Effect of manganese chloride on the neurochemical profile of the rat hypothalamus.

Détails

ID Serval
serval:BIB_AD80802D0D83
Type
Article: article d'un périodique ou d'un magazine.
Collection
Publications
Institution
Titre
Effect of manganese chloride on the neurochemical profile of the rat hypothalamus.
Périodique
Journal of Cerebral Blood Flow and Metabolism
Auteur(s)
Just N., Cudalbu C., Lei H., Gruetter R.
ISSN
1559-7016 (Electronic)
ISSN-L
0271-678X
Statut éditorial
Publié
Date de publication
2011
Volume
31
Numéro
12
Pages
2324-2333
Langue
anglais
Résumé
Manganese (Mn(2+))-enhanced magnetic resonance imaging studies of the neuronal pathways of the hypothalamus showed that information about the regulation of food intake and energy balance circulate through specific hypothalamic nuclei. The dehydration-induced anorexia (DIA) model demonstrated to be appropriate for studying the hypothalamus with Mn(2+)-enhanced magnetic resonance imaging. Manganese is involved in the normal functioning of a variety of physiological processes and is associated with enzymes contributing to neurotransmitter synthesis and metabolism. It also induces psychiatric and motor disturbances. The molecular mechanisms by which Mn(2+) produces alterations of the hypothalamic physiological processes are not well understood. (1)H-magnetic resonance spectroscopy measurements of the rodent hypothalamus are challenging due to the distant location of the hypothalamus resulting in limited measurement sensitivity. The present study proposed to investigate the effects of Mn(2+) on the neurochemical profile of the hypothalamus in normal, DIA, and overnight fasted female rats at 14.1 T. Results provide evidence that γ-aminobutyric acid has an essential role in the maintenance of energy homeostasis in the hypothalamus but is not condition specific. On the contrary, glutamine, glutamate, and taurine appear to respond more accurately to Mn(2+) exposure. An increase in glutamine levels could also be a characteristic response of the hypothalamus to DIA.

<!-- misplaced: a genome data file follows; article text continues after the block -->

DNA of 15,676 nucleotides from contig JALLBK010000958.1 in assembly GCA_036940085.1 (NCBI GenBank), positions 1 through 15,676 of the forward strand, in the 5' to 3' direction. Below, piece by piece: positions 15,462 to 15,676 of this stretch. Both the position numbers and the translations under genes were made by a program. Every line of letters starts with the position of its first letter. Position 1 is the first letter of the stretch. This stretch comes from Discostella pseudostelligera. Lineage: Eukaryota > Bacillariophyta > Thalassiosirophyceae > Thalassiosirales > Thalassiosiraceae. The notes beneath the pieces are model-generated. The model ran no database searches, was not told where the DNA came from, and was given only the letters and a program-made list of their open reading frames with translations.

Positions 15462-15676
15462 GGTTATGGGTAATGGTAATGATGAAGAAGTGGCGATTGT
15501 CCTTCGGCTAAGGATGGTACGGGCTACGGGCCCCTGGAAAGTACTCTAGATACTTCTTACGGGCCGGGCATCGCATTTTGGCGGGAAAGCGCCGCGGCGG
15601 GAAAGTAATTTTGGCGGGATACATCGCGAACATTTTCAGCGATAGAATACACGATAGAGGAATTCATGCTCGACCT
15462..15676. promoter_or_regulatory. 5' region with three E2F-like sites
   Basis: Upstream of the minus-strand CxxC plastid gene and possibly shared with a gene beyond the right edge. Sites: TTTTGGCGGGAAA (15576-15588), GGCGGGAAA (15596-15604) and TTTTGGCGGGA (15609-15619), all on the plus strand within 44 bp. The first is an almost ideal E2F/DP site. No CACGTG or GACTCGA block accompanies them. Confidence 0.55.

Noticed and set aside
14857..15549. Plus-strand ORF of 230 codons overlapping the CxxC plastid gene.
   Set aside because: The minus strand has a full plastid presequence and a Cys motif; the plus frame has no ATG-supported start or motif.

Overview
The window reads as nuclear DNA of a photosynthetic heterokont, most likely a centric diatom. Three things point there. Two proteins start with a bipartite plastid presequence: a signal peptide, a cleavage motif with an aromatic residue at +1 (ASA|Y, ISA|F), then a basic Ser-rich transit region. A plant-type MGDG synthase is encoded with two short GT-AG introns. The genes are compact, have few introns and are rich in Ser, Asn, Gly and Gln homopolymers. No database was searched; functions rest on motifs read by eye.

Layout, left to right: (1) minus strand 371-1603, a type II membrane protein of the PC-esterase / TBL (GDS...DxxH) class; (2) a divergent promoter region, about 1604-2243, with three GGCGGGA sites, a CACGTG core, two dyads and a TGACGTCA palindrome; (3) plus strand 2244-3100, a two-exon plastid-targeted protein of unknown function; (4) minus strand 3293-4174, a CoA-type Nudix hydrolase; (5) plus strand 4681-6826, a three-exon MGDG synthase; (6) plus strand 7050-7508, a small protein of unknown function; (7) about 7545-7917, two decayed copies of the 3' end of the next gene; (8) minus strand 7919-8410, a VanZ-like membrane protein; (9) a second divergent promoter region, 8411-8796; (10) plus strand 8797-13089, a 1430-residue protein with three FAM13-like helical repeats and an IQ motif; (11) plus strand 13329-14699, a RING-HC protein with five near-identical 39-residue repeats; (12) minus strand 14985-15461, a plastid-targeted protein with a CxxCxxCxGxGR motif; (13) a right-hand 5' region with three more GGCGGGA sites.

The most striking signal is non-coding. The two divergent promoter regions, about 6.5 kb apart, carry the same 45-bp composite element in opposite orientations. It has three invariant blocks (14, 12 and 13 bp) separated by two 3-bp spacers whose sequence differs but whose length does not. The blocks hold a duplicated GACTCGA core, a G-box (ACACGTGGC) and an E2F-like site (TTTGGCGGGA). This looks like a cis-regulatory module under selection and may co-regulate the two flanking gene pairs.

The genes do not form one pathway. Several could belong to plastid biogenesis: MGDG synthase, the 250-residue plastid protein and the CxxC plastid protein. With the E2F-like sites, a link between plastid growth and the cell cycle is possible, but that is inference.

Pubmed
Web of science
Création de la notice
05/01/2012 17:27
Dernière modification de la notice
20/08/2019 16:17
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